Authentic Teriyaki Salmon
Teriyaki Salmon (照り焼きサーモン) is one of those dishes that are more popular in the US than it is in Japan. Although we make teriyaki with fish here in Japan, it's usually made with buri (mature yellowtail) instead of salmon. That being said, Teriyaki sauce is delicious on almost anything, so I want to show you an authentic way to make it a lot easier than most recipes I've seen. I also have a trick for you that ensures your salmon turns out perfectly cooked and tender while becoming enrobed in a luxurious teriyaki glaze.
Why This Recipe Works
- A thin coating of potato starch helps the sauce stick to the salmon, this allows you to get a nice thick glaze without overcooking the fish.
- Authentic Japanese teriyaki sauce has just three ingredients. Equal parts soy sauce, sake, and sugar.
- Instead of adding chopped or grated ginger directly to the sauce, I squeeze just the juice from the grated ginger pulp, which eliminates any particulate matter that will cloud your glaze.
- Serving the Teriyaki salmon on rice allows you to drizzle any extra sauce on the salmon, which seasons the rice.
Ingredients for Teriyaki Salmon
- Salmon - Salmon with a higher fat content such as Chinook (a.k.a. King), or Atlantic work best for this recipe as the fat helps keep the fish moist, however, if you're careful with the amount of time you cook it for, any type of salmon will work. I suggest you cut the salmon into fillets lengthwise, so each piece is about the same thickness. Otherwise, you will end up with overcooked parts by the time the thickest parts are perfectly cooked. I also used skinless salmon for this to make it easier to eat.
- Potato starch - This is the secret to making a moist and tender salmon (or any fish) teriyaki. A thin coating of starch on the salmon allows it to soak up the teriyaki sauce like a sponge. If you can't find potato starch, arrowroot or tapioca starch will work as well. I don't recommend using cornstarch because it tends to get gummy.
- Soy sauce - Any Japanese soy sauce (like Kikkoman) will work here. If you want to make a gluten-free teriyaki sauce, just substitute tamari.
- Sake - You don't need to be picky here. Any sake meant for drinking will work. That's because most of the volatile aromatic compounds that make expensive sake expensive will evaporate along with the alcohol. The reason it's added is for the amino acids, which any properly brewed sake will have. However, you don't want to use "cooking sake" this is usually cheap grain liquor that has flavorings, and a ton of salt added, and it will throw off the taste of your food.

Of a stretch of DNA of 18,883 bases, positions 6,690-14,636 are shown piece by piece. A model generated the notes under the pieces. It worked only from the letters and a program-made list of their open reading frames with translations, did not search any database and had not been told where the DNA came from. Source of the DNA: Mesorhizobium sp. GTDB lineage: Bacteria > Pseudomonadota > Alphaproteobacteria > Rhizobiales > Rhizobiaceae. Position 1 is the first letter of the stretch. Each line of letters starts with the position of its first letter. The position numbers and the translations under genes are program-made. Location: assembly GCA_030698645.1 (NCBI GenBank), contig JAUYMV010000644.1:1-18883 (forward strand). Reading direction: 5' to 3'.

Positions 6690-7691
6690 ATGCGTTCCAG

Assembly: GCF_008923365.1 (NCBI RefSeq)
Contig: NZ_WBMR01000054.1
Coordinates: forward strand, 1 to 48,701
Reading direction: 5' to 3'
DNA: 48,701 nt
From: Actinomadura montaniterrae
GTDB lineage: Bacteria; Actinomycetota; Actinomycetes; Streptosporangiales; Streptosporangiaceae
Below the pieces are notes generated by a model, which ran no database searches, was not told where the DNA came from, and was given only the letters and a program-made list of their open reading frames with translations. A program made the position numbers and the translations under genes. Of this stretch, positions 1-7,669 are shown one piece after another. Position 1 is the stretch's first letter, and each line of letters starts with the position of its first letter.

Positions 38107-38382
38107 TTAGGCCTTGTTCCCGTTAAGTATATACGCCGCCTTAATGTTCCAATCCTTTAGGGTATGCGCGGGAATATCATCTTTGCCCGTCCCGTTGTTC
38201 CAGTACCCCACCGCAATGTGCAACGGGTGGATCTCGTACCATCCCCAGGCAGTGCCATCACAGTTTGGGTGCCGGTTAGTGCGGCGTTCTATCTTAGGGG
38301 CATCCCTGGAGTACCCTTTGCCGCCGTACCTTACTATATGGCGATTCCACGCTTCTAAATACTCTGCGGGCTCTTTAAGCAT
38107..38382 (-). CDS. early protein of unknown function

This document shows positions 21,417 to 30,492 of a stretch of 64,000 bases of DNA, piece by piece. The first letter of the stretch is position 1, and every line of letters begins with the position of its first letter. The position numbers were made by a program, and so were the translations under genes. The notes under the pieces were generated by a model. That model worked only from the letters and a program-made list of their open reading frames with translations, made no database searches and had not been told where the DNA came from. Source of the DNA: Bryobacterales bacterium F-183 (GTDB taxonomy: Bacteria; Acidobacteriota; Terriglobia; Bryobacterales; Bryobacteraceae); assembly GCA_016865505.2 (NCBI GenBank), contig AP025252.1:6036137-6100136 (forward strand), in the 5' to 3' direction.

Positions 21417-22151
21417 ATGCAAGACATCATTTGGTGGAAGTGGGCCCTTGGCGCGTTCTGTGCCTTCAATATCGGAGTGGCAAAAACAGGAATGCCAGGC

- Sugar - I used evaporated cane juice, but any type of sugar will work, including granulated sugar, maple syrup, or honey. If you want to use a non-sugar sweetener, you will need to consult the packaging to figure out the equivalency for your sugar substitute.
- Ginger - I like adding a bit of ginger juice to smooth over any fishiness, but this is optional.
Homemade Teriyaki Sauce
Authentic Japanese teriyaki sauce contains equal parts of soy sauce, sake, and sugar (and sometimes mirin). There's no fruit juice, vinegar, sesame oil, garlic, or anything else in it. The reason for this is that teriyaki means "glossy grilled," if you add ingredients in your teriyaki sauce that makes it cloudy or lumpy, it's not teriyaki.
We also don't add starch or any thickening agent to the sauce in Japan because it gets its thickness from the sugar caramelizing. When I'm making Teriyaki Salmon, I like adding a bit of ginger to the sauce to smooth over any fishiness, but instead of adding the ginger directly to the sauce, I grate it and squeeze out just the juice. This eliminates any particulate matter that will ruin the shininess of the sauce.
As for mirin, if you can get real mirin, you can add an equal portion of it to your sauce. I usually skip it because most mirin on the market is just corn syrup and alcohol with flavorings.
If you really want to add things like scallions or sesame seeds to your sauce, just sprinkle them on top of your Teriyaki salmon after cooking.
How to Make Teriyaki Salmon
The first thing you want to do is grate the ginger, and then squeeze the resulting ginger pulp to extract the juice. Add about ¼ teaspoon of ginger juice to the sake.
To prepare the salmon, remove the skin and any pin bones, and then slice it into filets that are about 1 to 1.5-inches thick. Use paper towels to ensure the surface of the salmon is dry. Add the potato starch to a tea strainer and give every surface of each piece of salmon a thin, even coating of starch.
Put a non-stick frying pan over medium heat and get it relatively hot but not scorching. Using a pan that's too hot will cause the outside of your salmon to get tough. Add some vegetable oil to the pan and then the salmon. Let this fry undisturbed until it's the salmon is opaque about a third of the way up the sides.